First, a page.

Subsequent Development of Epithelial Ovarian Cancer After Ovarian Surgery for Benign Ovarian Tumor: A Population-Based Cohort Study
Received 18 October 2019
Accepted for publication 24 May 2020
Published 18 June 2020 Volume 2020:12 Pages 637—649
Checked for plagiarism Yes
Review by Single anonymous peer review
Peer reviewer comments 2
Editor who approved publication: Dr Eyal Cohen
Chen-Yu Huang,1,2 Wen-Hsun Chang,3,4 Hsin-Yi Huang,5 Chao-Yu Guo,4,6 Yiing-Jenq Chou,4,6 Nicole Huang,4,6 Wen-Ling Lee,2,7,8 Peng-Hui Wang1,2,9,10
1Department of Obstetrics and Gynecology, Taipei Veterans General Hospital, Taipei, Taiwan; 2Institute of Clinical Medicine, National Yang-Ming University, Taipei, Taiwan; 3Department of Nursing, Taipei Veterans General Hospital, Taipei, Taiwan; 4Institute of Hospital and Health Care Administration, National Yang-Ming University, Taipei, Taiwan; 5Biostatics Task Force, Taipei Veterans General Hospital, Taipei, Taiwan; 6Institute of Public Health, National Yang-Ming University, Taipei, Taiwan; 7Department of Medicine, Cheng-Hsin General Hospital, Taipei, Taiwan; 8Department of Nursing, Oriental Institute of Technology, New Taipei City, Taiwan; 9Female Cancer Foundation, Taipei, Taiwan; 10Department of Medical Research, China Medical University Hospital, Taichung, Taiwan
Correspondence: Wen-Ling Lee
Department of Medicine, Cheng-Hsin General Hospital, 45, Cheng-Hsin Street, Taipei, Taiwan
Department of Obstetrics and Gynecology, Taipei Veterans General Hospital and National Yang-Ming University School of Medicine, 201, Section 2, Shih-Pai Road, Taipei 112, Taiwan
Purpose: The goal of the current study is to determine the risk of subsequent development of epithelial ovarian cancer (EOC) in women after ovarian surgery for benign ovarian tumors.
Patients and Methods: We conducted the nationwide population-based historic cohort study using the National Health Insurance Research Database (NHIRD) of Taiwan. Eleven thousand six hundred twenty women who underwent ovarian surgery for ovarian benign diseases were analyzed. The collected data included age, types of ovarian surgery, medical history by Charlson comorbidity index (CCI), infertility (yes/no), pelvic inflammatory disease (PID) (yes/no), tubal ligation (yes/no), total/subtotal hysterectomy (TH/STH) (yes/no), and endometrioma (yes/no). We used the Kaplan–Meier method and the Log-rank test to evaluate the risk factors. Cox proportional hazard methods were used to evaluate risk factors for the subsequent development of EOC. Multivariate analysis using Cox stepwise forward regression was conducted for the covariate selected in univariate analysis. Hazard ratio (HR) and 95% confidence interval (CI) were calculated using the Wald test.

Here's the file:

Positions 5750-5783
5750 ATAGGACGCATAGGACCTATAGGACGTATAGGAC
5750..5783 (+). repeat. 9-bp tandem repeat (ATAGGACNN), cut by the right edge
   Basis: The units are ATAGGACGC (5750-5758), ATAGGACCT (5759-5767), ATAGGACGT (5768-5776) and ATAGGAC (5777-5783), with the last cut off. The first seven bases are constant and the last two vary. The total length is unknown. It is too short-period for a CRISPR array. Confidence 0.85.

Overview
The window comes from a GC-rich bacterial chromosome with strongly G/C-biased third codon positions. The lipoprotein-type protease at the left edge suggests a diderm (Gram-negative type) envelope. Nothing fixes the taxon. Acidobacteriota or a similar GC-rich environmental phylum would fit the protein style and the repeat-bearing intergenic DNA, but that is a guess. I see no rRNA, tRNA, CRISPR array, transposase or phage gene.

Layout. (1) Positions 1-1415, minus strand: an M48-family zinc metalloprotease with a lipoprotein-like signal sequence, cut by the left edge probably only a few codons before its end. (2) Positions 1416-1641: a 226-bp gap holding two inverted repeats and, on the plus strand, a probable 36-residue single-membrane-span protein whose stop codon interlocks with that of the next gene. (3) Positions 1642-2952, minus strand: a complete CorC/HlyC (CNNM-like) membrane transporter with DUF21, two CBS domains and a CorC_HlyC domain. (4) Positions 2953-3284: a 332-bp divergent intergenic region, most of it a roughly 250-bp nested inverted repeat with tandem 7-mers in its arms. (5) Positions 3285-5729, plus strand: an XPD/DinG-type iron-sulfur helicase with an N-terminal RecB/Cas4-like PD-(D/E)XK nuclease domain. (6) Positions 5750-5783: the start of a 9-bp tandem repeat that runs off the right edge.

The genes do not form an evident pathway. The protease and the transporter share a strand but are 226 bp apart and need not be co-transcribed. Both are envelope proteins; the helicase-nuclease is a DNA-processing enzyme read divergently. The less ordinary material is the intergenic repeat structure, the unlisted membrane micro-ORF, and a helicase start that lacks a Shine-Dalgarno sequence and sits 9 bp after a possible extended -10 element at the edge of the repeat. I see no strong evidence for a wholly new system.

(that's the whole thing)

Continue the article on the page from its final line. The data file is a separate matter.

Results: Subsequent EOC incidence rate (IR, incidence per 10,000 person-years) of women after ovarian surgery for benign ovarian tumors was 2.98. Separating into four groups based on different age, IR of EOC was 1.57 (< 30 years), 4.71 (30– 39 years), 3.59 (40– 49 years) and 0.94 (≥ 50 years), respectively. Univariate and multivariate analyses identified only high level of CCI (≥ 2 or more) as an independent risk factor for subsequent development of EOC in women after ovarian surgery for benign ovarian tumors (HR 59.17, 95% CI 7.50– 466.80 in women with CCI level of 2 and HR 190.68, 95% CI 24.33– 2494.19, in women with CCI level ≥ 3, respectively).
Conclusion: Our results, if confirmed, suggest that women with other comorbidities (CCI) should be well informed that they may have a higher risk of subsequent development of EOC when ovarian surgery is planned even though the final pathology showed a benign ovarian tumor.
Keywords: benign ovarian tumor, cohort study, epidemiology, epithelial ovarian cancer, ovarian surgery, risk
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